Matt Labash has a new article out on Michigan’s nascent medical marijuana industry. Like pretty much everything he writes, it’s extremely funny, but Labash’s actual views on the issue seem to fall somewhere in between mocking indulgence and straightforward disapproval. Much of his ire is directed at the ridiculous terminology pot dispensaries have been adopting to accommodate themselves to Michigan’s ambiguous marijuana laws:
John is 25 and looks as healthy as a horse but tells me he has “a lower lumbar condition, anxiety attacks, and nausea,” as he wolfs down a sausage McMuffin.
Because of these ailments, “I smoke six, seven blunts a day,” John says. And he doesn’t buy low-quality street weed, either. “I only smoke good weed.” Since good weed can go for about 400 bucks an ounce, and typically isn’t covered by Blue Cross/Blue Shield, it can be an expensive regimen. But John doesn’t seem worried. That’s why he’s here: “To make a lot of money, grow a lot of pot. I’m thinking of moving here.” When I ask him how he’ll get patients, which he needs to do first in order to become a certified caregiver, he says, “Easy. I’ll just go to compassion clubs”—private meeting places which serve as support groups for patients and caregivers and where people often smoke their medicine. “It’s like an AA meeting,” John says. Except that people aren’t trying to quit.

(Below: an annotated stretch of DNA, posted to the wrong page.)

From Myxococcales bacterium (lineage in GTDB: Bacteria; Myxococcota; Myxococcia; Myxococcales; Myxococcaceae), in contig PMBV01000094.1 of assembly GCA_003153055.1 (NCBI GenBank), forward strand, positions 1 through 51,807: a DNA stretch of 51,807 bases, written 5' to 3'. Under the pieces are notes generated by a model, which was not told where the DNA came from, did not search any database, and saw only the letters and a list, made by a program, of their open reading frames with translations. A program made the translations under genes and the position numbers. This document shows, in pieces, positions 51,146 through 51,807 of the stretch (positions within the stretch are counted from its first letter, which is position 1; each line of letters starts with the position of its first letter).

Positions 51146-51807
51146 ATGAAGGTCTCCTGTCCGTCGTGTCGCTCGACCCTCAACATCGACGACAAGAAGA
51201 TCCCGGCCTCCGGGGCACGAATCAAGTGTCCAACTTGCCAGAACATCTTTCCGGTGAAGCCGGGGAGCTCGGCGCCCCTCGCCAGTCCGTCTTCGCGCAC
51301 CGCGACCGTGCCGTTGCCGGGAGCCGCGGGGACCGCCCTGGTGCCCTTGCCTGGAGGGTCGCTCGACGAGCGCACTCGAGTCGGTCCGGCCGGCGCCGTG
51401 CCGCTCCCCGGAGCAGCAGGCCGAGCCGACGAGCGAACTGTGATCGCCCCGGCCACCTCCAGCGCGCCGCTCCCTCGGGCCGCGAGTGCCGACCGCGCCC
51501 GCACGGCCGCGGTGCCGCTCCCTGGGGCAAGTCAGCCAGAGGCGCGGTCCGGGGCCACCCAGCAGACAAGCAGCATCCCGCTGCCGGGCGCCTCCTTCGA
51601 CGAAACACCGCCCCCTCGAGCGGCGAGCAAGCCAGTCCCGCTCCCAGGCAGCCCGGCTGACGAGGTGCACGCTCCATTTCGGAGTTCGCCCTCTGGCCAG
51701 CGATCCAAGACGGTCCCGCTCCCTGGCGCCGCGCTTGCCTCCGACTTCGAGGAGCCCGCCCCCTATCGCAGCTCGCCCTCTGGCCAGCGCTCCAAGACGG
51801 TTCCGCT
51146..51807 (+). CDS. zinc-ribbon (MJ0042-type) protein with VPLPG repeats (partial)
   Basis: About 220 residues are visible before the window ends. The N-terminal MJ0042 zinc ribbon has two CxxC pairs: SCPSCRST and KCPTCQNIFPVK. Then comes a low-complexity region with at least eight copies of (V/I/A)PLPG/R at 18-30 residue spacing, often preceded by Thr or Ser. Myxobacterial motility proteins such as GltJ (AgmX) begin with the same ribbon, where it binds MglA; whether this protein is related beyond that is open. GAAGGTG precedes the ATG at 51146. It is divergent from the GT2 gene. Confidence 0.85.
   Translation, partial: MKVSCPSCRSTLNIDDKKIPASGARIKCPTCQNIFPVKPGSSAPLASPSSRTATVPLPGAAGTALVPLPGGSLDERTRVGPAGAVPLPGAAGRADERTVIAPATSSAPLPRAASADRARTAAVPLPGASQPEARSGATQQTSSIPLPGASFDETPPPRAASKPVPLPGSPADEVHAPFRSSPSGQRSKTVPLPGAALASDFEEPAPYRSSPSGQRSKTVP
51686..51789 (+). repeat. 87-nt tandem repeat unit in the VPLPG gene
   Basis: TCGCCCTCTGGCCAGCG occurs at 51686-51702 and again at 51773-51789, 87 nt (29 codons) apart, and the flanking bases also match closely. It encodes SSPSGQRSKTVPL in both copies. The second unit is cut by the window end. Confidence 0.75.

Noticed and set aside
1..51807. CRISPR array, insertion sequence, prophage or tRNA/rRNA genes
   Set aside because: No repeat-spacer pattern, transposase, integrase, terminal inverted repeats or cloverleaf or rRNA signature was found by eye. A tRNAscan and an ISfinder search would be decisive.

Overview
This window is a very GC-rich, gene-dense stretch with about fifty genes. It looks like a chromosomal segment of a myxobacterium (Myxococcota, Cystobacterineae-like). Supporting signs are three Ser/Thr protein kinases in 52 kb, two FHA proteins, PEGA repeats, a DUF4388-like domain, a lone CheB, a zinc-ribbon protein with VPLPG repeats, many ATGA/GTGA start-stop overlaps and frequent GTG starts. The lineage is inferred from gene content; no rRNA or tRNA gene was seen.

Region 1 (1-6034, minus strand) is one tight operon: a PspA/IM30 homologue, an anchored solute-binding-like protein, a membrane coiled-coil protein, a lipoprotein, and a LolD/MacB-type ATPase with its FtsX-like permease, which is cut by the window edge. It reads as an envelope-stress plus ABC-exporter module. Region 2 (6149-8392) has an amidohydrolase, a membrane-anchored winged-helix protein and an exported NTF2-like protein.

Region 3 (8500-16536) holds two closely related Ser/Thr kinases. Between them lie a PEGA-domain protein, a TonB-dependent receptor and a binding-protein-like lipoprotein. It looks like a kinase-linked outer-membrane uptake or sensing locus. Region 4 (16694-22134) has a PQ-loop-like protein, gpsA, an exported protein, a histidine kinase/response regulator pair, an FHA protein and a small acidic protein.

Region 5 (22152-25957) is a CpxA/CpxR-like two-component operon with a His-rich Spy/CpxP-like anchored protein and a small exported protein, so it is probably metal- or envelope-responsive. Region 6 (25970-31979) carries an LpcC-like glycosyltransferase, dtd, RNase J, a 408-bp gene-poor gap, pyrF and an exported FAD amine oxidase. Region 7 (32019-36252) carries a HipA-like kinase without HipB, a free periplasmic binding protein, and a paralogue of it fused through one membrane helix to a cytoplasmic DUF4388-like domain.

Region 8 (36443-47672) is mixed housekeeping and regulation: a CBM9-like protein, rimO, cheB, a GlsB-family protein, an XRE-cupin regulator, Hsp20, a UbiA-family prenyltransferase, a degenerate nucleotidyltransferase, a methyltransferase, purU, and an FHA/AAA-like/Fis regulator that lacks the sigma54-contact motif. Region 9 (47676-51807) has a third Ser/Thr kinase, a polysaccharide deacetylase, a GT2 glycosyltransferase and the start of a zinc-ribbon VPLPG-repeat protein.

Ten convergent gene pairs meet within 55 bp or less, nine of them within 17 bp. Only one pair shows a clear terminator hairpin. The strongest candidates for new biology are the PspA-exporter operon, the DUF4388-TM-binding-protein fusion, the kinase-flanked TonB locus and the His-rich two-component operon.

Admittedly, this sort of thing is pretty absurd. But it’s worth remembering that the best way to end the charade of over-prescribing medicinal pot is to legalize marijuana. Labash seems to think that his subjects’ tenuous connection to the health care industry is some sort of blanket indictment of marijuana use, but fake prescriptions and opportunistic bouts of carpal tunnel syndrome are actually symptomatic of a ridiculous legal system that outlaws marijuana use at the federal level while state and local legislators – who, incidentally, are best positioned to judge the costs and benefits of decriminalization – attempt to look the other way. The irony is that many of the individuals Labash lampoons actually sound like reasonably productive, responsible citizens – the best jokes come at the expense of silly nicknames designed to escape legal scrutiny and the lengths these businesses go to navigate our Byzantine drug laws. At one point, Labash suggests that Michigan has bigger problems to deal with than legalized pot, but that’s precisely the problem: A state that’s staring down the barrel of a slow-motion economic collapse should not be devoting precious resources to rounding up stoners, to say nothing of the opportunities for economic revitalization lost by driving businesses underground.
Still, it’s a very funny article. And if you’re looking for more to read, you could do a lot worse than checking out Labash’s archives.